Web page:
Mate feels betrayed, saddened, and confused because of her father cheating on her mother. She exclaims her hate for men and questions, “[...] what does love come to, anyway? Look at Papa and Mama after so many years” (Alvarez 122). Mate has the opportunity to be with Raul and Berto, but she second guesses because she does not know if love is real and lasting. She does not want to be hurt like she saw her father hurt her mother.
D.H. Lawrence uses these archetypes to tell a story, one of a tormented family living in a financially insolvent household. He spins this tale using Hester, Paul, and Oscar. Hester represents the terrible mother, whose heartlessness and neglect damages her children, destroying them. Paul represents the sacrificial scapegoat who supplants his father’s role in the family unit and tries to win his mother’s love, only to die in the attempt. Uncle Oscar represents the anti-wise, taking advantage of Paul when he should be guiding him.
In the memoir, Rex Walls’ internal conflict, Jeannette Walls’ conflict with Rose Mary, and Jeannette’s conflict with society push her to become the person she is today. Therefore, Jeannette Walls’ owes her success to the hardships she had as a child. To begin, Rex Walls’ internal conflict comes from his inability to provide for his family. Being a father, Rex Walls has an obligation to look after his family and to make sure everyone is looked after.
Nanny who has been Janie’s caretaker has several hopes and dreams for her granddaughter. Nanny is not entirely perfect at her job of raising Janie, since her dreams for her are clouded by her own scarring experiences. Nanny attempts to insure a better life for Janie by forcing her to marry Logan Killicks, an old and wealthy man. Blinded by her own dreams, hopes, and desires, Nanny makes many impositions on Janie, “Have some sympathy fuh me. Put me down easy, Janie, Ah’m a cracked plate” (Hurston 20).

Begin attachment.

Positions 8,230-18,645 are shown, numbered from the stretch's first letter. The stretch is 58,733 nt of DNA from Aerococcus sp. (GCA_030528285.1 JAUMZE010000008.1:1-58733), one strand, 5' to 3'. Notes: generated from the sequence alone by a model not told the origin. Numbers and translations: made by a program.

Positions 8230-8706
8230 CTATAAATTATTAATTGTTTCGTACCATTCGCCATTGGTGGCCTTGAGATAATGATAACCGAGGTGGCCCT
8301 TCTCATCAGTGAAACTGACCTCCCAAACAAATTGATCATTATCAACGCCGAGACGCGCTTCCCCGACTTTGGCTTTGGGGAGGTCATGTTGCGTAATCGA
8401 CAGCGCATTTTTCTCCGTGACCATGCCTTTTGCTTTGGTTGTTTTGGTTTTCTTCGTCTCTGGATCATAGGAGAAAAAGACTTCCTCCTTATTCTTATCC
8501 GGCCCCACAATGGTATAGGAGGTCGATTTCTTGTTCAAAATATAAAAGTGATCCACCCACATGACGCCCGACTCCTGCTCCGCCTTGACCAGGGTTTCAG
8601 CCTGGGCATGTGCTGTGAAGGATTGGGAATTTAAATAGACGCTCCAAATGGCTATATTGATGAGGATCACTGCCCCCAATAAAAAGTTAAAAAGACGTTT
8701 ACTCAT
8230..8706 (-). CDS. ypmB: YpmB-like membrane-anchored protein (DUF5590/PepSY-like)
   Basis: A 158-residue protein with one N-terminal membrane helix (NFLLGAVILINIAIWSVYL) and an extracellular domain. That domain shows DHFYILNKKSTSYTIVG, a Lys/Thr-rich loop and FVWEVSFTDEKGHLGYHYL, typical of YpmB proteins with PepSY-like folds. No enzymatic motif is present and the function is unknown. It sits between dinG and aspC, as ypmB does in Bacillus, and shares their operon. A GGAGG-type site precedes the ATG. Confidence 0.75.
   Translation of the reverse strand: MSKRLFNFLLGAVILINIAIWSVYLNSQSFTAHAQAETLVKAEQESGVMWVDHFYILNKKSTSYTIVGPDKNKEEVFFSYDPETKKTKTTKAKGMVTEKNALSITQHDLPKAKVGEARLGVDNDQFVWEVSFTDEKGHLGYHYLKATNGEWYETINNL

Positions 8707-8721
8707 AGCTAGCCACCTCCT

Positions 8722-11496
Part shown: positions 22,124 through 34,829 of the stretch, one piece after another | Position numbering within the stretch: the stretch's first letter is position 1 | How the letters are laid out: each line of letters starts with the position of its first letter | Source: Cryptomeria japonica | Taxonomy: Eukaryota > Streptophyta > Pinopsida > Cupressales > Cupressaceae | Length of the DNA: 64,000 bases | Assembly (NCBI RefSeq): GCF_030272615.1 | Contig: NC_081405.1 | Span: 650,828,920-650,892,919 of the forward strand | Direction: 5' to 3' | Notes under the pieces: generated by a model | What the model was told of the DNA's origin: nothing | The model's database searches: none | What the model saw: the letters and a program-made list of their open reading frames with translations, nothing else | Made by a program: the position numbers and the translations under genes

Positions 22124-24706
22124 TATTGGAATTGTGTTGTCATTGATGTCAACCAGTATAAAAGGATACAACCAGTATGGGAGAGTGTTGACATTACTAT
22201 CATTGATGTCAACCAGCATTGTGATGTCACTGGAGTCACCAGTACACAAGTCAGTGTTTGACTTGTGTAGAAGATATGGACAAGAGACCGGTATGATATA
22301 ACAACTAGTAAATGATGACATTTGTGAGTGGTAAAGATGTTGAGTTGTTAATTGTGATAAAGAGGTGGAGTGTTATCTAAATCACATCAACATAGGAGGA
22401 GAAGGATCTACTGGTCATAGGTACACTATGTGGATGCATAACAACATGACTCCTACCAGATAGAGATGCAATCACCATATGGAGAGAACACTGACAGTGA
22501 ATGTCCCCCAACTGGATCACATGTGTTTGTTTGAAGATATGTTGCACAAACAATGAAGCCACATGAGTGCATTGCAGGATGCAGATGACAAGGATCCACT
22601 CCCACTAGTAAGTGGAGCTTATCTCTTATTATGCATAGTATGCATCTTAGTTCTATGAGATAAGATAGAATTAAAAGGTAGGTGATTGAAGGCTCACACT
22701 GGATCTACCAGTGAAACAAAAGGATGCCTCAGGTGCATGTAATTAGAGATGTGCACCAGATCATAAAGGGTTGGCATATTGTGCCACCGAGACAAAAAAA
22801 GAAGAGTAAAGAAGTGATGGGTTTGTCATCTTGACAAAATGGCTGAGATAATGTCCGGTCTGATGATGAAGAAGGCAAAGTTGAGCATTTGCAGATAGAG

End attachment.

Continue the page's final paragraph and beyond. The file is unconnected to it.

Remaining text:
Lawrence, is a short story about a boy named Paul. This young boy lived with his unhappy mother, along with the other family members. The mother had grown to be unhappy because she had married for love instead of money and in her eyes, she was now unlucky as a result of that decision because they didn’t have much money. However, they lived a lifestyle that would appear to others that they were wealthy, but truly they were not. The young boy, Paul, had asked his mother about luck and if she was lucky herself.
Unlike “From Childhood,” set within the home of the mother and son, this mother-son-duo is at a party. This mother is persistent in taking her son away from his surroundings and reeling him in to her—keeping an eye on him is simply not enough. Nowlan writes, “The touch of her hand embarrasses him” (Nowlan, 390). Taking the term overbearing to new extremes, the mother is not content unless her hands are physically on her son. While it is completely normal for a mother to have protective instincts and to watch over their children, the level of overbearing the mother in the poem reaches is radical.
Orgon’s fanaticism for Tartuffe and announcement of a betrothal for Tartuffe and Mariane causes a lot of conflict and despair amongst the other characters. Mariane loses any hope of marrying her beloved, Valère, and believes “Despair shall be my counsellor and friend, and help me bring my sorrows to an end.” (59). Mariane also gets into an argument with Valère. Other conflicts include Orgon disowning his son, Damis, because Damis tries to expose Tartuffe, and Dorine challenging Orgon.